The most severe deformity of the membranous and osseous labyrinth, complete labyrinthine aplasia, was first described by Michel. This malformation is exceedingly rare. Presumably, a developmental arrest occurs before the formation of an otic vesicle, resulting in a complete absence of inner ear structures. Complete labyrinthine aplasia has been reported in association with anencephaly and thalidomide exposure. An association with external ear abnormalities also has been reported. A purported case of Michel aplasia actually described a cystic inner ear of the common cavity type. This is but one example of the inaccurate use of traditional eponyms—a frequent occurrence in the literature. The incidence of complete labyrinthine aplasia is overestimated in the radiographic literature because it is confused with labyrinthine ossification. In the latter condition, which usually is acquired during life, a sizable and dense otic capsule is evident radiographically. In complete labyrinthine aplasia, the otic capsule is entirely absent ( Figs. 13-3 to 13-5 ). Such ears are, of course, uniformly deaf.




FIGURE 13-3


Radiographically normal inner ear as seen on axial ( A ) and coronal ( B ) high-resolution computed tomography scans. Note that the normal cochlea appears to have only 1.5 turns on the coronal scan, as a result of the oblique angle of section in relation to the axial scans of the modiolus.



FIGURE 13-4


Axial high-resolution T2-weighted magnetic resonance image (fastspin echo) of a normal inner ear at the level of the mid and apical cochlea and lateral semicircular canal. Note the internal detail of the cochlea, which includes visualization of the scalar partitions and the modiolus. The seventh and eighth cranial nerves can be seen in the internal auditory canal outlined by cerebrospinal fluid.



FIGURE 13-5


Complete labyrinthine aplasia as seen on axial ( A ) and coronal ( B ) computed tomography scans. Note the presence of an ear canal and middle ear but complete absence of the otic capsule.

(Courtesy of Joel Swartz, MD.)


Cochlear Anomalies


Cochlear Aplasia


In cochlear aplasia, the cochlea is completely absent, presumably as a result of an arrest in the development of the cochlear bud at the fifth week of gestation (see Fig. 13-1 ). This morphologic pattern is rare. Radiographically, only a vestibule and SCCs (usually deformed) are present. To differentiate this anomaly from labyrinthine ossification, it is necessary to assess the amount of otic capsule bone anterior to the internal auditory canal (IAC). In cochlear aplasia, the otic capsule is absent, whereas in osseous obliteration, it is dense and of normal dimensions. Ears with cochlear aplasia are devoid of auditory function.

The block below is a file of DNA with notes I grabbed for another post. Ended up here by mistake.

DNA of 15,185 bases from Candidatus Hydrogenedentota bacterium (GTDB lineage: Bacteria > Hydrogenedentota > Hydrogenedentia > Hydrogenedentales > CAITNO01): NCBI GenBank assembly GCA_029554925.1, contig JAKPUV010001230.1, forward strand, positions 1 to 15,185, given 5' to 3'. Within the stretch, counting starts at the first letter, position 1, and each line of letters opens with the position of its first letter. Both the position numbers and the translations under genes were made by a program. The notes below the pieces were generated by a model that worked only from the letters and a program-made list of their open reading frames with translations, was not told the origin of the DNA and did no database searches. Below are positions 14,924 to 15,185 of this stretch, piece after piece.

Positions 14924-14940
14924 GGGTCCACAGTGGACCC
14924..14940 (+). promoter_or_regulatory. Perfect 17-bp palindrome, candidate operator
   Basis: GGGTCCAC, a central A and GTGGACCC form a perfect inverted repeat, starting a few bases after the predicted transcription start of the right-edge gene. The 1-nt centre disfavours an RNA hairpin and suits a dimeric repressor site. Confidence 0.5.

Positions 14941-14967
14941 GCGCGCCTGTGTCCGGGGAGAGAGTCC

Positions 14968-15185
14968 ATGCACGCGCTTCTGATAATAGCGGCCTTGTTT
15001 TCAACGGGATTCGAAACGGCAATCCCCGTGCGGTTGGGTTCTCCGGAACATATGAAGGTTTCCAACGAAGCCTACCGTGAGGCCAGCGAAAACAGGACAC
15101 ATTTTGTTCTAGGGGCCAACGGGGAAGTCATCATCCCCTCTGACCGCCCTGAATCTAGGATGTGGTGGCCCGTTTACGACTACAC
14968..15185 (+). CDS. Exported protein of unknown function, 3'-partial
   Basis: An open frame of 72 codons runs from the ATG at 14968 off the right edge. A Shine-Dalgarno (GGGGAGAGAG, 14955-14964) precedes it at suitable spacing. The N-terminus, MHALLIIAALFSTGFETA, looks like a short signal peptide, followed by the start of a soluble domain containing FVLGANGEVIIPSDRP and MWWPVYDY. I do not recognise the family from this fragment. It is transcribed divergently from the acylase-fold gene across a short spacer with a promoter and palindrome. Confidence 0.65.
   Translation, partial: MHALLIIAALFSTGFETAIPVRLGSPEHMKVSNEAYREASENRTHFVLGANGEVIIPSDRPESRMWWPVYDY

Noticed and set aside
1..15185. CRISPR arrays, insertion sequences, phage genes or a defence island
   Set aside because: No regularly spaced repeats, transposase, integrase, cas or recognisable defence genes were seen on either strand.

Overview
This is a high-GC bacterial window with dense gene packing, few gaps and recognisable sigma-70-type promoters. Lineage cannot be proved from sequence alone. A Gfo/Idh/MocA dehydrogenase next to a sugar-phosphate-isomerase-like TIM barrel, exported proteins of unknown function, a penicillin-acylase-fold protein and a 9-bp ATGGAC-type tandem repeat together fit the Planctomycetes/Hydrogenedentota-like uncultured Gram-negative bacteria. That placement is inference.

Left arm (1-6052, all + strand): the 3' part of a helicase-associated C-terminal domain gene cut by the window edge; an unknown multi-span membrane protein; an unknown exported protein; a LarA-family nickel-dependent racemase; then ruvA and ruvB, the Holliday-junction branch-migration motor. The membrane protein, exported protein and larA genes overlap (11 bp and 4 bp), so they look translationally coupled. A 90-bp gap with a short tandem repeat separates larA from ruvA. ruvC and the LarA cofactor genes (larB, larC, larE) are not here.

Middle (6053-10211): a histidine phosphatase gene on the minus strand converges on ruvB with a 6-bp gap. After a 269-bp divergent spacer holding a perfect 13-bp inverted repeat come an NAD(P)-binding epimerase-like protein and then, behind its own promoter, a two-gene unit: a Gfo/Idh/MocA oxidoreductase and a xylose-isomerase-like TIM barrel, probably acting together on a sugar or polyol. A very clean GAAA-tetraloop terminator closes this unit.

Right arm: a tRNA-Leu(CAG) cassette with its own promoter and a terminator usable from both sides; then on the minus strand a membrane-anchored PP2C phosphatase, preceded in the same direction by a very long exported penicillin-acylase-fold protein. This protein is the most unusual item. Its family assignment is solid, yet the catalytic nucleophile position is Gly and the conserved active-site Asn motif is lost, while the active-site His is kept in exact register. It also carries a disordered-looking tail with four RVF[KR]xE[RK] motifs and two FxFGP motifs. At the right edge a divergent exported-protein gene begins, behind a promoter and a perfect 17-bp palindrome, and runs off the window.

Cochlear Hypoplasia


An arrest during the sixth week of gestation results in a hypoplastic cochlea consisting of a single turn or less. This deformity comprises approximately 15% of all cochlear anomalies. Radiographically, a small bud of variable length (usually 1 to 3 mm) protrudes from the vestibule ( Fig. 13-6 ). The vestibule frequently is enlarged, with accompanying semicircular malformations in approximately one half of cases. Small cochleae lacking a modiolus or other internal architecture have been described histologically. Hearing is variable in these ears and may be remarkably good in view of the minute size of the cochlea. The variability of hearing presumably is accounted for by the degree of membranous labyrinthine development within the truncated cochlear lumen.




FIGURE 13-6


Cochlear hypoplasia as seen on axial ( A ) and coronal ( B ) computed tomography scans. The cochlea consists only of a small bud off the vestibule.


Incomplete Partition (Mondini Deformity)


Arrest at the seventh week of gestation yields a cochlea that has only 1.5 turns. This is the most common type of cochlear malformation, accounting for more than 50% of all such deformities. Radiographically, the cochlea is smaller than normal and partially or completely lacks an interscalar septum ( Figs. 13-7 and 13-8 ). Although the cochlea usually measures 8 to 10 mm vertically, it is typically in the 5- to 6-mm range in incomplete partition deformity. Care must be exercised in counting the number of cochlear turns radiographically because this may be difficult to determine even using high-resolution CT. The radiographic diagnosis depends more on cochlear size and the absence of a scalar septum than on the number of cochlear turns perceived. Histologically, incomplete partition appears to be the radiographic correlate of classical Mondini dysplasia ( Fig. 13-9 ). In numerous reported cases, a small cochlea with 1.5 turns possessing an apical scala communis secondary to deficiency in the osseous spiral lamina has been described. Sennaroglu and Saatci have subtyped the incomplete partition deformity into three variants ( Fig. 13-10 ). Type I lacks the entire modiolus and interscalar septa and demonstrates a cystic appearance. Type II has a normal base turn but a cystic apex (Mondini type). Sennaroglu and Saatci have proposed a type III variant with deficient modiolus and partial interscalar septation at the cochlea’s periphery. Organ of Corti development is variable, as is the auditory neural population. As might be expected, auditory function also is variable, ranging from normal to profound SNHL. The mean hearing threshold (three-tone average) in a group of 41 ears with incomplete partition was 75 dB. SCC deformities accompany incomplete partition of the cochlea in approximately 20% of cases.